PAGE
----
Plane & Pilot
Tuesday, March 12, 2013

Risky Business


Little-known tools that can help make your next flight safer



This form, developed from thousands of hours of research, helps pilots by making them aware of risks before a flight. The factors rated here contribute most to GA accidents. Click image to enlarge.
A real-life example of this was an accident in a Cessna 421. The highly experienced pilot and student noted one engine had been running rough and spoke about it to witnesses. They took off, but returned to the airport because of the engine problem.

The next day, they were unable to determine where the issue was coming from. During a subsequent run-up that day, the engine ran rough once again. Wanting to get the airplane back home, the pilot decided again to take off. At 400 feet AGL the engine quit. The pilot attempted a turn back to the runway but spun into the ground, killing himself and two others.

"The NTSB determined the probable cause was a mechanical failure, because it was later found there had been a fuel flow problem," explains Barnes. "But what killed this pilot was not the faulty engine. It was his decision to fly the airplane in that condition, and then to try a turn back to the runway at too low an altitude."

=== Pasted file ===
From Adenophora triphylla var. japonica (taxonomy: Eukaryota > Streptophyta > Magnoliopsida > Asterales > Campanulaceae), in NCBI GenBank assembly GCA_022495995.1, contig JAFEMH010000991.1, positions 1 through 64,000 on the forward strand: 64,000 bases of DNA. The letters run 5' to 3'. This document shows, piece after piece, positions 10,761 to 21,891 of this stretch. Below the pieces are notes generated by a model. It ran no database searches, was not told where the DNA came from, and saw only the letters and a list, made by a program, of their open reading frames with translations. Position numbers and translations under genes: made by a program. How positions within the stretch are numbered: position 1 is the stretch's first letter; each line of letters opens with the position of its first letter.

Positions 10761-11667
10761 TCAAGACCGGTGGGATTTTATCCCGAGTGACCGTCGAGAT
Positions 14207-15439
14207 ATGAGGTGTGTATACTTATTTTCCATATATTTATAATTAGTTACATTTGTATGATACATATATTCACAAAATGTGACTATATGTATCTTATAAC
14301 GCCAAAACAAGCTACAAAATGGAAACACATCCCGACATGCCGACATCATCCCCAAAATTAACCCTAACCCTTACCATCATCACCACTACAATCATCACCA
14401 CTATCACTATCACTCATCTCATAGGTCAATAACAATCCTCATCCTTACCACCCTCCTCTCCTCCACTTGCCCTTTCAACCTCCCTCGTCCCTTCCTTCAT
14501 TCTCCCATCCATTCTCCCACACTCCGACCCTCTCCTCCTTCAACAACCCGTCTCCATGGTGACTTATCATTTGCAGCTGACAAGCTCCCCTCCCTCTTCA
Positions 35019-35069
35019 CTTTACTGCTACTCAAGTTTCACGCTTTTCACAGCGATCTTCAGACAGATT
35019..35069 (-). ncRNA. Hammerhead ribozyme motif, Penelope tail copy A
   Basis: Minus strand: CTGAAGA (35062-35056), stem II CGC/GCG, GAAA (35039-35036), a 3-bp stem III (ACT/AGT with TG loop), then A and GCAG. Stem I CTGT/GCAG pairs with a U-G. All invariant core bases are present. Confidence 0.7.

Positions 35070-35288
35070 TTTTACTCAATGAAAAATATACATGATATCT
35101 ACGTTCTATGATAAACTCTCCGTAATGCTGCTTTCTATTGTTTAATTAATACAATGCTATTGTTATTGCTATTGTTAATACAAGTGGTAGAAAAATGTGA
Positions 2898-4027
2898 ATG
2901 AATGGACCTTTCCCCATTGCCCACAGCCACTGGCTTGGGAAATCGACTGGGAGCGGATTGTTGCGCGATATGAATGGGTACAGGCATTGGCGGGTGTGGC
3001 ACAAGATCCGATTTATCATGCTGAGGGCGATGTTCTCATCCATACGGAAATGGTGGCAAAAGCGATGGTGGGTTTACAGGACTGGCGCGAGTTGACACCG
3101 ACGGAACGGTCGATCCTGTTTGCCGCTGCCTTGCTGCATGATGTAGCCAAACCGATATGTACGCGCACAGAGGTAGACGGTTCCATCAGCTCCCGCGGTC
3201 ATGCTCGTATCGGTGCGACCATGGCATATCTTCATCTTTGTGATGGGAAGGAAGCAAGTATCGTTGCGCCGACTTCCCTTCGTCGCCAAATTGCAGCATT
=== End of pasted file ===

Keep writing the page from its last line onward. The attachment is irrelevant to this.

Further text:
Looked at in those terms, 95% of all GA accidents have some direct relationship to a human factors issue, and only 5% can be accurately blamed on systems. "Sure, there are 5% that just happen," Barnes says. "And the outcome would be the same whether you or I were flying. But the other 95% are what we concentrate on."

Barnes points out the irony in today's training environment: We spend about 5% of our time on human factors and 95% on systems. The FAA, ICAO, NAFI and others are realizing that spending the least amount of time on the leading cause of GA accidents doesn't make sense, and they're trying to change that. Part of that's discovering—and addressing—the factors that cause pilots to make inexplicably poor decisions about a flight.

Barnes, like others, advocates a farreaching cultural change, where pilots create a careful, measured and conservative plan to manage the risks in a flight. This plan, according to Barnes, starts with your next flight. "It begins with trying to know everything there is to know about that flight and assessing the risk systematically." He demonstrates the tools that are available right now to help do that.

Risk Assessment Tool
The FAA took data from hundreds of carefully selected GA accidents and dissected the numbers in different ways. They looked at the root causes of the accidents and assigned values to each causal factor. They determined that three "systems" are involved in any accident: the pilot, the airplane and the environment ("P.A.E."). Then, they developed an ingenious form that combines all the research into a simple format that pilots can use before a flight to determine how risky their flight will be.



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